morgan@sep.stanford.edu

## ABSTRACTThe spectrum of a prediction-error filter (PEF) tends toward the inverse spectrum of the data from which it is estimated. I compute 2-D PEF's from known ``training images'' and use them to synthesize similar-looking textures from random numbers via helix deconvolution. Compared to a similar technique employing Fourier transforms, the PEF-based method is generally more flexible, due to its ability to handle missing data, a fact which I illustrate with an example. Applying PEF-based texture synthesis to a stacked 2-D seismic section, I note that the residual error in the PEF estimation forms the basis for ``coherency'' analysis by highlighting discontinuities in the data, and may also serve as a measure of the quality of a given migration velocity model. Last, I relate the notion of texture synthesis to missing data interpolation and show an example. |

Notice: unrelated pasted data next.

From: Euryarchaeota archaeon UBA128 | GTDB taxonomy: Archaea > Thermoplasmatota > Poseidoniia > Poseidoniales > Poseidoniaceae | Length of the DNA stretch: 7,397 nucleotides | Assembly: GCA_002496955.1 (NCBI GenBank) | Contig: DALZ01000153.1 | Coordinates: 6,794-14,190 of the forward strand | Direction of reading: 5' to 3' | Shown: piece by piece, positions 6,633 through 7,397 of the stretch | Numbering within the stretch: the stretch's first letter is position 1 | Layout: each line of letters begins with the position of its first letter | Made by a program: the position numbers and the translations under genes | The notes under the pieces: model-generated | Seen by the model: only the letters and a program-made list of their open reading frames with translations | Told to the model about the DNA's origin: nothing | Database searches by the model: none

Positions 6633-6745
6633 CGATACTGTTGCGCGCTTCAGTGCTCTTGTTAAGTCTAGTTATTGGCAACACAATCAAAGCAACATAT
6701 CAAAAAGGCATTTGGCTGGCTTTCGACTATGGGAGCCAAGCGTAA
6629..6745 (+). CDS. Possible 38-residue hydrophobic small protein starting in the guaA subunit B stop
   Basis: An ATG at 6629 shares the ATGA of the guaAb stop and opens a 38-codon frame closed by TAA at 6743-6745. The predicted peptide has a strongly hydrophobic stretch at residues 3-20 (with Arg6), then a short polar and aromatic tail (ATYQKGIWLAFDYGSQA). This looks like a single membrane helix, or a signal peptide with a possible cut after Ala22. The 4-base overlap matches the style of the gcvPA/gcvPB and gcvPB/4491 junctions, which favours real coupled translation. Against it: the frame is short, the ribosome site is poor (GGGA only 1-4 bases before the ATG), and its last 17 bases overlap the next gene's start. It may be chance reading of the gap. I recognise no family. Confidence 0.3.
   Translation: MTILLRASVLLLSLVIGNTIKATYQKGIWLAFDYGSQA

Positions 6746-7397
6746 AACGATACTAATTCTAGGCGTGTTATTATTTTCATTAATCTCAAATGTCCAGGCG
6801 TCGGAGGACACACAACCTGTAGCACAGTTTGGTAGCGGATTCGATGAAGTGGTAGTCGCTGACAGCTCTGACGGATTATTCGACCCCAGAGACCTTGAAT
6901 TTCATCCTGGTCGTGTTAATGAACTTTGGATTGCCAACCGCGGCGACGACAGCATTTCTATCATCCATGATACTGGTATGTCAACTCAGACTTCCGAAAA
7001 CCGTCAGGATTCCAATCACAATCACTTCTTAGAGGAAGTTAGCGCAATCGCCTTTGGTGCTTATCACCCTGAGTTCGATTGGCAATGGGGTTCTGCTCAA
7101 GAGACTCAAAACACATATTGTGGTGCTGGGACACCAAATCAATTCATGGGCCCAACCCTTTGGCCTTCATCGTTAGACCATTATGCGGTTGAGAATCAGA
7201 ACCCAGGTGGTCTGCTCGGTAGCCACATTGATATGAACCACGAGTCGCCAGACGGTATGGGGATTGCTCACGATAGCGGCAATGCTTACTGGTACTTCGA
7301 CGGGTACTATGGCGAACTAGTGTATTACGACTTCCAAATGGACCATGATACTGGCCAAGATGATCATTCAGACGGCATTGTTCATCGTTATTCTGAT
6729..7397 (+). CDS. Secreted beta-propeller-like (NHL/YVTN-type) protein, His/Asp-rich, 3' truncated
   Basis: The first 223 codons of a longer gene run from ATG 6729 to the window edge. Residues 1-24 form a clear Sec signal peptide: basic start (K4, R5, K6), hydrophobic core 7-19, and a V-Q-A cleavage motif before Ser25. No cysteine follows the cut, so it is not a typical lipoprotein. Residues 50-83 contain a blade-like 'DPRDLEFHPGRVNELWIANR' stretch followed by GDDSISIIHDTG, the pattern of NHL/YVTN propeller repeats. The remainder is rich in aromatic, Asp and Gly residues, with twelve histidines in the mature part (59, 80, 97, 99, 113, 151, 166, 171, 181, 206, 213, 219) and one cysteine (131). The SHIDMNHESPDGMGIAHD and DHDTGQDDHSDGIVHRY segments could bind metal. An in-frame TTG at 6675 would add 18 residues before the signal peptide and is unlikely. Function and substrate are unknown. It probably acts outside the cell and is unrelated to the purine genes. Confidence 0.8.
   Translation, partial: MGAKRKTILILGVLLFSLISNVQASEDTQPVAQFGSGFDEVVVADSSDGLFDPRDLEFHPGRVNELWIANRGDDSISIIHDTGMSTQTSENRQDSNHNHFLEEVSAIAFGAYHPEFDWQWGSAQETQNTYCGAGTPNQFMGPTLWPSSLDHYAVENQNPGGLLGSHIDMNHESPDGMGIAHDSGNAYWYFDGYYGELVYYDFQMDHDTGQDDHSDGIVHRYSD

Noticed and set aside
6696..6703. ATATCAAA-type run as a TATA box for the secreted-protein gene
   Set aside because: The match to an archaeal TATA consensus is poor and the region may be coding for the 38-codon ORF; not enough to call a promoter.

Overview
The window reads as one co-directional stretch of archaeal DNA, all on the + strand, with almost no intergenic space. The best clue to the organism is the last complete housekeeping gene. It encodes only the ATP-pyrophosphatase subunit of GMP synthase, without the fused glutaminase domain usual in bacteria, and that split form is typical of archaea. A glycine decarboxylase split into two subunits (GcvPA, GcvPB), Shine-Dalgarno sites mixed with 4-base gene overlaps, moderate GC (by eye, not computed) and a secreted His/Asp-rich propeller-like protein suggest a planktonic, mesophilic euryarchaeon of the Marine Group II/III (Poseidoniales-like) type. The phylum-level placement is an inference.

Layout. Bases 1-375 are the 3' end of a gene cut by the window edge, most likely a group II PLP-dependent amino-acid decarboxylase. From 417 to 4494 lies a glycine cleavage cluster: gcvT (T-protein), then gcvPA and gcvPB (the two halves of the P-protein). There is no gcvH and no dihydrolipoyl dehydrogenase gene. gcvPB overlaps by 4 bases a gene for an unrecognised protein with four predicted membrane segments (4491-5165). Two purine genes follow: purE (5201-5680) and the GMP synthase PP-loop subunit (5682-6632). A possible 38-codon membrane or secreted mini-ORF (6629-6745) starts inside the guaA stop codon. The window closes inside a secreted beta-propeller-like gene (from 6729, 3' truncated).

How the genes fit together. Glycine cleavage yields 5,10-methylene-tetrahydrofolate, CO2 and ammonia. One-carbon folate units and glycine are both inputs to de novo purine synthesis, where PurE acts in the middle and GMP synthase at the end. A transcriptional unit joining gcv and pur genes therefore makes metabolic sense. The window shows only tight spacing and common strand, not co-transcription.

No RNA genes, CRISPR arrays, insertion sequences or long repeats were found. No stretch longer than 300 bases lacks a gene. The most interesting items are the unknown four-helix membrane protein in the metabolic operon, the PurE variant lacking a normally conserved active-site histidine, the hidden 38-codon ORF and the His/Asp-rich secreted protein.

- Introduction
- Fourier transform method
- PEF-Based method
- Why use the PEF?
- Applications
- Discussion
- Acknowledgements
- REFERENCES
- About this document ...

4/20/1999